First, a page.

After washing, the revelation of the reaction was performed by addition of 0.05M sodium citrate solution (pH 5.8), containing 0.4mg/mL of ortho-phenylenediamine (OPD), and 0.03% hydrogen peroxide (H2O2). The reaction was stopped after 30 minutes by adding 4N HCl. The absorbance [optical density (OD)] readings were performed at 492 nm using a colorimeter equipped with an automatic evaluation system for microplates (Labsystems Multiskan MS®).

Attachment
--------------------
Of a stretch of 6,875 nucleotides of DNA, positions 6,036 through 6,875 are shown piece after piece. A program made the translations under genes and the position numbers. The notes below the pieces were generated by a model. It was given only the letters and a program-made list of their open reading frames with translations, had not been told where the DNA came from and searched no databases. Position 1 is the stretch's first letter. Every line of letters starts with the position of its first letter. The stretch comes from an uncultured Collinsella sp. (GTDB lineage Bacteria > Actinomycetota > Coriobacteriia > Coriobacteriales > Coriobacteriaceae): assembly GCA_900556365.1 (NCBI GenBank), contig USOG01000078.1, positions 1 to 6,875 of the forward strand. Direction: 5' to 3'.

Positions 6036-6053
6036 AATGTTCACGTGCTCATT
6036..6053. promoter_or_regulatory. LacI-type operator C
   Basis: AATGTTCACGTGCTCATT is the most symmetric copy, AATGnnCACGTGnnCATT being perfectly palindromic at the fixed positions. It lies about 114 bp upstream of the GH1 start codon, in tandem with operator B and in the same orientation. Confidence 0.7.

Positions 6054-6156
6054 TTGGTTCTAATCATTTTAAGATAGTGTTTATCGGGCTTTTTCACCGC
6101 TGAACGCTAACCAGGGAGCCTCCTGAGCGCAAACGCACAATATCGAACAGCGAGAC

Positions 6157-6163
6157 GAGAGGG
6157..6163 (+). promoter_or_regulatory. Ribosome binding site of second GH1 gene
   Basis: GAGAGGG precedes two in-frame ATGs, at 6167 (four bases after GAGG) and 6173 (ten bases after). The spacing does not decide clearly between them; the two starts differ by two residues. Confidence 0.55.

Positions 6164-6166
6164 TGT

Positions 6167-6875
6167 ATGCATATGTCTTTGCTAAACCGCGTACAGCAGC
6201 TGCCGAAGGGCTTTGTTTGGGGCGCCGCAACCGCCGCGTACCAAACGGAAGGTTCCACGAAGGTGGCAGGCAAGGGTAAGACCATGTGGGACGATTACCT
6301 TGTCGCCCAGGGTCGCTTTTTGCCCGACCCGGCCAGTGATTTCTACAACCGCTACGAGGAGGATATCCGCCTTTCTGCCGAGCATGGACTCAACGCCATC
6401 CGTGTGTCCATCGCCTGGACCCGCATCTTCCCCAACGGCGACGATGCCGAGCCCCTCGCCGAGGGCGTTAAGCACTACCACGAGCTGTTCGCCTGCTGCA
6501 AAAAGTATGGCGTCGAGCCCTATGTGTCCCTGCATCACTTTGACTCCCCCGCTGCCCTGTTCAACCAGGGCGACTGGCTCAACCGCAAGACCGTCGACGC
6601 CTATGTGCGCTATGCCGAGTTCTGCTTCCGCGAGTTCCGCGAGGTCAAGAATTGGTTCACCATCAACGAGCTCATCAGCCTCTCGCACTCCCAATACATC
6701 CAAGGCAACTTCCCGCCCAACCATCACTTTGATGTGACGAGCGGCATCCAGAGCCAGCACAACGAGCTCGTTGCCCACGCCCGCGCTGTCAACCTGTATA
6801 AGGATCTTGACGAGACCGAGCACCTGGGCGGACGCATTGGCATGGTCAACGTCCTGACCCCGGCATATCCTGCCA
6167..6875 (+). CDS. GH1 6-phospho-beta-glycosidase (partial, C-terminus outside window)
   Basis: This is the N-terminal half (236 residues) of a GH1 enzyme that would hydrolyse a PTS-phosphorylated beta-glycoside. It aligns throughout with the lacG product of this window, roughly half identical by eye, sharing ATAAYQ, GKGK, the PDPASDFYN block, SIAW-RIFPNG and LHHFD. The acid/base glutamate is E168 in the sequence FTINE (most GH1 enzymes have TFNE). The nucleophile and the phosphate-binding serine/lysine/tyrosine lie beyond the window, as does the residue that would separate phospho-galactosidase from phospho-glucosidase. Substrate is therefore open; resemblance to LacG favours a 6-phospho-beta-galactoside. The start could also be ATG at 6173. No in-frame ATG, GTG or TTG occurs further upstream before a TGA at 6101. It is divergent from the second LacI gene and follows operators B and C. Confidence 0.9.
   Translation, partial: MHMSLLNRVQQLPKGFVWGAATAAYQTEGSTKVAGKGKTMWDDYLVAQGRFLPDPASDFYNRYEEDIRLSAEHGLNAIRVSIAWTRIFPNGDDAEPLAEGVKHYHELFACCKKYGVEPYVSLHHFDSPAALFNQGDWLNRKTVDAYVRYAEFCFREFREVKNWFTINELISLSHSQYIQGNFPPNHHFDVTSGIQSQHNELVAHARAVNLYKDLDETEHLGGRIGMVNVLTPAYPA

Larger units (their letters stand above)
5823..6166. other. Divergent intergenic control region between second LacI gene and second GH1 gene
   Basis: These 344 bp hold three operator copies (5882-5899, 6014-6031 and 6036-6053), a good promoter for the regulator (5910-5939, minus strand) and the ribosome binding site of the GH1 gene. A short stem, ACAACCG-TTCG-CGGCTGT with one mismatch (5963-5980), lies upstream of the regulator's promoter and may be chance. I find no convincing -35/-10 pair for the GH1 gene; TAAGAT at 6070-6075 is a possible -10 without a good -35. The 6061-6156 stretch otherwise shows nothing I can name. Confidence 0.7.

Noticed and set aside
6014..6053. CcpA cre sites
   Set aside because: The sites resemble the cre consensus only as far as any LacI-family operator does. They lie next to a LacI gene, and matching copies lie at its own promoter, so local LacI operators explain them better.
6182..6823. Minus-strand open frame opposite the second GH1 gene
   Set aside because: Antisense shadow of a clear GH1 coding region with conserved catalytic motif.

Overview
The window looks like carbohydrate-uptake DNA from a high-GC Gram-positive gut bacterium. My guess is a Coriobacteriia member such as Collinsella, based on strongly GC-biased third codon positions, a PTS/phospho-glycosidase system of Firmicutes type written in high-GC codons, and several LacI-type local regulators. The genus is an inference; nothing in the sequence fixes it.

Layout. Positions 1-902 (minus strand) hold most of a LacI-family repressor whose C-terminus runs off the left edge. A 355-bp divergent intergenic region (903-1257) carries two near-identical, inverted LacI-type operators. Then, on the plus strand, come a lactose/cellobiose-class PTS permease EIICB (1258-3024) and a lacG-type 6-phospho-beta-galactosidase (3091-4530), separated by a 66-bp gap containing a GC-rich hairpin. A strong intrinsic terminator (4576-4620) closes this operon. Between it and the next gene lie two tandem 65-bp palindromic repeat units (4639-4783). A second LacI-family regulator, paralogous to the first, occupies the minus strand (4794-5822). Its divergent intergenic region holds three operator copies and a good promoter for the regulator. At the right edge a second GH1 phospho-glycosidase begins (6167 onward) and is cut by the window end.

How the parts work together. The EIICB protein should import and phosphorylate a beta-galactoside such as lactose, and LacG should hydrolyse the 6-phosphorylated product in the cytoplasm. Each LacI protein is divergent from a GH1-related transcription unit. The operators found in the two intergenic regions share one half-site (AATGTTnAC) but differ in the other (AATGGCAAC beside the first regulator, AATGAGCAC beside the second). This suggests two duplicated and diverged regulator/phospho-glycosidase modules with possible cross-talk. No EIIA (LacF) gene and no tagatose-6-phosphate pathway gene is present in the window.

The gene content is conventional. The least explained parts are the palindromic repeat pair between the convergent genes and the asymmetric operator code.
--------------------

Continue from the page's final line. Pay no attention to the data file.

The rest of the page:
For chaotrope ELISA, the standardization of the optimal concentration of dissociating agents (chaotropes) was made by using the 20 serum samples previously assayed for both infections. The chaotrope used in the standardization of the ELISA was a urea solution further diluted to the following concentrations: 0.125M, 0.25M, 0.5M, 1M, and 2M. The samples were used at the following dilutions: 1:100, 1:400, 1:1,600, and 1:6,400. This diluent was used for sample dilution, and the ELISA was performed as described above. The titers for an optical density value of 1 in ELISA could be estimated in each sample by log-log transformation. In order to establish if a low antigen concentration would be sufficient to eliminate cross-reaction, we tested serially diluted standard positive and negative samples using 1µg/mL and 10µg/mL concentrations of the soluble antigenic extract in solid phase in ELISA. Both assays showed high levels of antibody detection and were equally accurate in discriminating positive and negative controls until the most diluted sample, presenting a typical log response of titers. After analyzing the curve by nonlinear regression, it was seen that a lower antigen concentration in the solid phase yielded better negative results, without affecting the positive sera results, with parallel estimated regression, while higher concentration tends to cross curves between the negative and positive serum samples. Thus, we have chosen the lower concentration (1µg antigen/mL) for use in the ELISA. We tested several chaotrope concentrations in sample dilutions of both infections to verify the effects on IgG ELISA cross-reactive antibodies. The reactions were performed with the chaotrope (urea) concentration varying from 0.125M to up to 2M. We used two standard dilutions of sera, 1/100 and 1/400, and estimated the serum titers for 1.0 ELISA OD by plotting dilutions in log-log plots. We used the 20 serum samples previously screened externally by using commercial Indirect Immunofluorescence Antibody Test (IFAT): ten seropositive for Chagas disease and ten seropositive for leishmaniasis. Interestingly, at the higher dilution, the Leishmania patients’ sera reacted more intensely than the Chagas patients’ sera if the co-infected conditions were removed; this allows a better distinction of some sera. Despite these effects, based only on the ELISA absorbances, cross reactive antibodies were not completely eliminated.